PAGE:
Plans don’t have to be long. They don’t even have to be written! But it is useful to know what you want and to make sure that your care provider and support people know what you want to get out of a procedure or appointment.
When you arrive at your appointment let your care provider know that you are feeling nervous and that you have experienced trauma in the past. Let them know that you have a few things that you would like to talk through before beginning.
Triggers and traumas are VERY unique. Your care provider may never have encountered someone who has experienced your specific circumstances. And even if they have…they won’t know that YOU have experienced these things unless you tell them.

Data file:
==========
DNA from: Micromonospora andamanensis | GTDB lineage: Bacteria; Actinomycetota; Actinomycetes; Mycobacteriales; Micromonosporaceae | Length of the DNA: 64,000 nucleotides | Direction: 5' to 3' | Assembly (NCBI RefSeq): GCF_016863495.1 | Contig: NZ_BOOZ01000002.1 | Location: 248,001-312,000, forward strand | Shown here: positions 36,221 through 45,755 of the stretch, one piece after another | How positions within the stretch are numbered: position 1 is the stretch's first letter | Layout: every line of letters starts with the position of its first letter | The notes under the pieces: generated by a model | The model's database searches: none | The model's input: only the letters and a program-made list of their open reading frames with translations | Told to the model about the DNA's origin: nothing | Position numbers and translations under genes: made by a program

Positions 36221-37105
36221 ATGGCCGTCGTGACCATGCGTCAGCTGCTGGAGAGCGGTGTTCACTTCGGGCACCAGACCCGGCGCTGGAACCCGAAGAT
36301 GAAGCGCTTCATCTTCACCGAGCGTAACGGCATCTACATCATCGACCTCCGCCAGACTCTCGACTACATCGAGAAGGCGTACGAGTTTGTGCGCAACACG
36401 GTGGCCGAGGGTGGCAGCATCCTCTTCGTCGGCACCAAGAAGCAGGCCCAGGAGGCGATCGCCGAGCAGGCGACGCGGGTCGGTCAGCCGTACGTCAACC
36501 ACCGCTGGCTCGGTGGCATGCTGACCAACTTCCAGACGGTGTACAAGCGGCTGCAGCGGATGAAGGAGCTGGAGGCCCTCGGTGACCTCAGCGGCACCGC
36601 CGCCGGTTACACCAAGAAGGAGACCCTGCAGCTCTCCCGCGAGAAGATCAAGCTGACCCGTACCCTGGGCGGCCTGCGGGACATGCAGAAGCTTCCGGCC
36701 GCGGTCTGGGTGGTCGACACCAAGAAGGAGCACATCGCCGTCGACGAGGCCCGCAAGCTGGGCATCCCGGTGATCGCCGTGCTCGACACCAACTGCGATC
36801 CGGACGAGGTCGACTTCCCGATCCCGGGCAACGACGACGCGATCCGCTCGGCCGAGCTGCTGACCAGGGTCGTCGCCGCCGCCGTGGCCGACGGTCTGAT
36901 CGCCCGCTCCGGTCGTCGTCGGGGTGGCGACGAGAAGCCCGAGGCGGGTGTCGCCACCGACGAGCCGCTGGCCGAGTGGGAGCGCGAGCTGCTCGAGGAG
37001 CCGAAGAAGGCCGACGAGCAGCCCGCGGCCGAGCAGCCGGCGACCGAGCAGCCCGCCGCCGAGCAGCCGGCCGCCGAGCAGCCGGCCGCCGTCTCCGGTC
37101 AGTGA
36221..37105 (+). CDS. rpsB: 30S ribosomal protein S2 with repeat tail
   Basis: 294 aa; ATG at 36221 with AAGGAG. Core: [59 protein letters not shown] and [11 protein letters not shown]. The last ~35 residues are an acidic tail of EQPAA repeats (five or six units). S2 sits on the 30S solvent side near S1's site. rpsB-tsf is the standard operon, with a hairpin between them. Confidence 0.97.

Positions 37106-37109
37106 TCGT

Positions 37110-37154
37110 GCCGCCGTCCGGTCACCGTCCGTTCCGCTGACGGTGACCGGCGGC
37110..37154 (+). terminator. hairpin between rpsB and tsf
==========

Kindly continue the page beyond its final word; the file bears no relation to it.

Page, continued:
Talking about trauma can be tough. And in a society where women are told to just be quiet and obey the midwife or doctor, asking for specific things to help you reduce trauma can also be really tough.
But your midwife or doctor should have a good understanding of trauma in general. And also of the importance of reducing trauma in women throughout their time in the maternity care system. If the care provider that you are allocated belittles your trauma and / or your plan or makes you feel uncomfortable PLEASE ask to speak to the supervisor so that you can be allocated someone better suited to your needs.
And keep communicating throughout the procedure. If something is sparking a flashback, let someone know. If you need a little bit of time to process one part of the procedure before moving on, please speak up.